According to the Johns Hopkins University tracker, which consolidates data from a range of sources, as of April 8 there have been 1,504,971 cases reported in 184 countries and regions.
In the United States, International Medical Corps currently is supporting three health facilities in Los Angeles, two facilities in Puerto Rico and two facilities in New York City with emergency medical shelters, equipment and supplies, with more support planned in New York, Detroit, Chicago and New Orleans.
International Medical Corps has screened more than 85,000 individuals for COVID-19 at our global missions.
International Medical Corps has trained more than 5,000 frontline healthcare professionals on COVID-19 prevention and control measures, and has reached more than 170,000 people with communications on how to reduce risk.
The number of COVID-19 cases continues to climb, with more than 1.5 million cases and almost 88,000 deaths reported globally. Approximately 60% of the fatalities reported have come from four European countries: Italy, Spain, France and the United Kingdom. There are tentative hopes that the coronavirus outbreak in Europe could be decelerating, as the rate of new infections and deaths has started to slow in Italy, Spain and France. Italy, which was the epicenter of Europe’s pandemic before the drastic increase of cases in Spain, reported its lowest daily COVID-19 death toll in more than two weeks. On April 6, Spain also reported fewer deaths, indicating a possible downward trend.
In Africa, there are now more than 10,000 cases, with infections in every country but Comoros and Lesotho. As the number of confirmed cases has increased in the last few days, clusters are evident in northern and eastern Africa. Given the rapid spread of the virus, experts are concerned that the continent is at a tipping point, as they expect to see more local transmission as case numbers increase.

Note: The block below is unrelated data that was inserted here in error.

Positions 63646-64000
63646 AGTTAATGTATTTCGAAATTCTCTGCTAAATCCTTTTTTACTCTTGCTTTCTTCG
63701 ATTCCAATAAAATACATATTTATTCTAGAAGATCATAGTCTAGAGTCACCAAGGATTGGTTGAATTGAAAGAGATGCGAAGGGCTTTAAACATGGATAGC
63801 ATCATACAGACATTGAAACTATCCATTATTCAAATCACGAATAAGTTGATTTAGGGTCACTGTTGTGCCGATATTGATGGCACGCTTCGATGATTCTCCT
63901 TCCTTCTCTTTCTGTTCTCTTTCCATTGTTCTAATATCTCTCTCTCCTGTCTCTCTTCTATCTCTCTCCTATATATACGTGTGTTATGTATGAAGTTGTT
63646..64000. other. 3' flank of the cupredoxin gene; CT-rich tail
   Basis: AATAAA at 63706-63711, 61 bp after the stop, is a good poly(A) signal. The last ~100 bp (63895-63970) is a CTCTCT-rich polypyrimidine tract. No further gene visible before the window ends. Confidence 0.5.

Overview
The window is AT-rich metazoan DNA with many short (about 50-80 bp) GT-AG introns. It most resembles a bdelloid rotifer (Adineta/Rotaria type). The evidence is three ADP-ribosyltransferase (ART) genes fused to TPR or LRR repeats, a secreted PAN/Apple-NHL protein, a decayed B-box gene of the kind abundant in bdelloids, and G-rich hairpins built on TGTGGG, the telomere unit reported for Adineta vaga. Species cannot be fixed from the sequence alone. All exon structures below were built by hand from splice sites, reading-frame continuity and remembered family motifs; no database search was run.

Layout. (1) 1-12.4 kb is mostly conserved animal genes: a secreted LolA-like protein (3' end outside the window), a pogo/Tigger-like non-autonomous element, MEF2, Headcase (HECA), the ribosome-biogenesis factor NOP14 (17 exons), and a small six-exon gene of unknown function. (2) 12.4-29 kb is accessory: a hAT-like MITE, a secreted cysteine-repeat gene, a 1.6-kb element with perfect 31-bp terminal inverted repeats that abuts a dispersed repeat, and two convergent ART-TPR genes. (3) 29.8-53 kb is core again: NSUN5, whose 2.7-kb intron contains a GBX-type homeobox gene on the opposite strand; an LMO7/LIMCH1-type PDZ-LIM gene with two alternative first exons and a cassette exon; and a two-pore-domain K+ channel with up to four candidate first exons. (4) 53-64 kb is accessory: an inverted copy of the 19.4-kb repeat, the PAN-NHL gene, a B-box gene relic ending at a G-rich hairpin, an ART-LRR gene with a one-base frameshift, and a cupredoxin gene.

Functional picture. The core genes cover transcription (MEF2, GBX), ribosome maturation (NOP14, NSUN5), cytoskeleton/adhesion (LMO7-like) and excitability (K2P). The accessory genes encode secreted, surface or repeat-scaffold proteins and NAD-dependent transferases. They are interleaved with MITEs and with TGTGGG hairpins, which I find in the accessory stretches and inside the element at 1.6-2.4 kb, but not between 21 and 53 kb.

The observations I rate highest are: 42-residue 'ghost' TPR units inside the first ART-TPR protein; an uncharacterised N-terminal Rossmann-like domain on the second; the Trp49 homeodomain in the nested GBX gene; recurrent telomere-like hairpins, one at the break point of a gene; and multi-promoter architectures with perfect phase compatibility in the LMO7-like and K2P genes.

In the United States, the number of confirmed cases has almost reached 425,000, with more than 14,500 deaths recorded. The death toll, which now exceeds the number of people known to have died from the virus in China, doubled from 5,000 to 10,000 in fewer than five days. The increase in deaths comes as hospitals continue to face severe shortages in testing and personal protective equipment (PPE) for medical staff working to combat the virus. According to a report released by the Inspector General of Health and Human Resources, one of the most significant challenges faced by hospitals is testing and caring for patients with known or suspected COVID-19 while keeping staff safe. The report, which is based on interviews with 323 hospitals from 46 states, as well as the District of Colombia and Puerto Rico, highlights the need for basic supplies and equipment—including thermometers, disinfectants, linens and toilet paper—along with medical equipment, including ventilators. Hospitals are also facing shortages of specialized providers who can support the increased patient load.
As the crisis has expanded across the country, administrators are struggling with the steep increase in prices for PPE, including masks, gloves and face shields. The lack of testing, unavailability of testing materials and extended wait times for test results have strained hospital resources. Hospitals are being forced to extend the stays of suspected COVID-19 patients, pushing facilities beyond their bed capacity. Many hospitals have had to expand their facilities to accommodate the surge in patients.